Faculty Reza Ghodssi
National Science Foundation
Will enable the development of an ingestible capsule featuring a closed-loop operation capable of sensing inflammation in the GI tract and treating it with medication-laden “microdarts.” A sensor signal will trigger the capsule to release and anchor the microdarts into the mucus that lines the GI. This integrated capsule system will enable effective detection, intervention, and further surveillance of GI pathologies.
Few systems have demonstrated feedback-driven intervention in response to sensor signals. This is because of the challenges inherent in developing robust sensor technologies that can operate in the GI environment and the requirements for compact actuators to apply interventions. The small form factor and power requirements for ingestible systems have amplified these challenges.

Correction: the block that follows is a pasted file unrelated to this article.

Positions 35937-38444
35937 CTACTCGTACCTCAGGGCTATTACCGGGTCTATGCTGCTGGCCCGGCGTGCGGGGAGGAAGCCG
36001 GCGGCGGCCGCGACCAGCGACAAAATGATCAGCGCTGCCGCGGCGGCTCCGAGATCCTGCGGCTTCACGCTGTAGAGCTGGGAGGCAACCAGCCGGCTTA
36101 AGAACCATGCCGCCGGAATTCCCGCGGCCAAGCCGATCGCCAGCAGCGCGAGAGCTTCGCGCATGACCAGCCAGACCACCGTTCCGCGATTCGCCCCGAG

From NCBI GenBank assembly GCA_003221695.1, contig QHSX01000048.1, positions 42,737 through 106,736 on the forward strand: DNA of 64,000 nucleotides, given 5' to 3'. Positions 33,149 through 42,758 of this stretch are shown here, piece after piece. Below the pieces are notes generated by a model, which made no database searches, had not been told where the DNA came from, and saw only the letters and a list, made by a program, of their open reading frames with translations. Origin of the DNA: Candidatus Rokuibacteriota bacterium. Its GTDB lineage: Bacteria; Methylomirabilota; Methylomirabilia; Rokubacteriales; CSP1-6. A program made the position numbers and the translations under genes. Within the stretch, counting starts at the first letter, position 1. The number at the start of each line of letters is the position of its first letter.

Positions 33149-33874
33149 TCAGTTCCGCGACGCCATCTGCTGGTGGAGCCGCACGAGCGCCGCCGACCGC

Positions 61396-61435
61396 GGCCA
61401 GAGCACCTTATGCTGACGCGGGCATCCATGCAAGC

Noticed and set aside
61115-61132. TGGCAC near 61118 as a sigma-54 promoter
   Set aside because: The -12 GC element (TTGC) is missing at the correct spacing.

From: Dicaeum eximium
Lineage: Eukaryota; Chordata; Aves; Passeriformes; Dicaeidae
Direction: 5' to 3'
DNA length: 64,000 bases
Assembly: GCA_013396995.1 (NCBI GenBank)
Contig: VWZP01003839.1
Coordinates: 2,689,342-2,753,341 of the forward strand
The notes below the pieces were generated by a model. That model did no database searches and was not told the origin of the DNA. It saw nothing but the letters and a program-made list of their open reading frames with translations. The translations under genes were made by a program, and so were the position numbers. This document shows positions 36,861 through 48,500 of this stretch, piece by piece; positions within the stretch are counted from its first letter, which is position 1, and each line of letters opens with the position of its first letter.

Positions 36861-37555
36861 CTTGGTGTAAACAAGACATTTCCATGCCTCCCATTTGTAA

In the new research, a feedback-driven system integration will provide a technological platform with three innovations: microdart-loaded thermomechanical spring actuators for targeted GI diagnostics and treatment, systems integration of sensor-enabled GI tract-targeting capsules, and in vitro model design and system validation. The delivery, actuation, and anchoring mechanisms of the capsule systems will be tested in simulated benchtop models, including one made from synthetic tissue that can mimic peristalsis of the GI tract and another simple model that uses animal intestines with tubing to inject solutions for simulating GI secretions.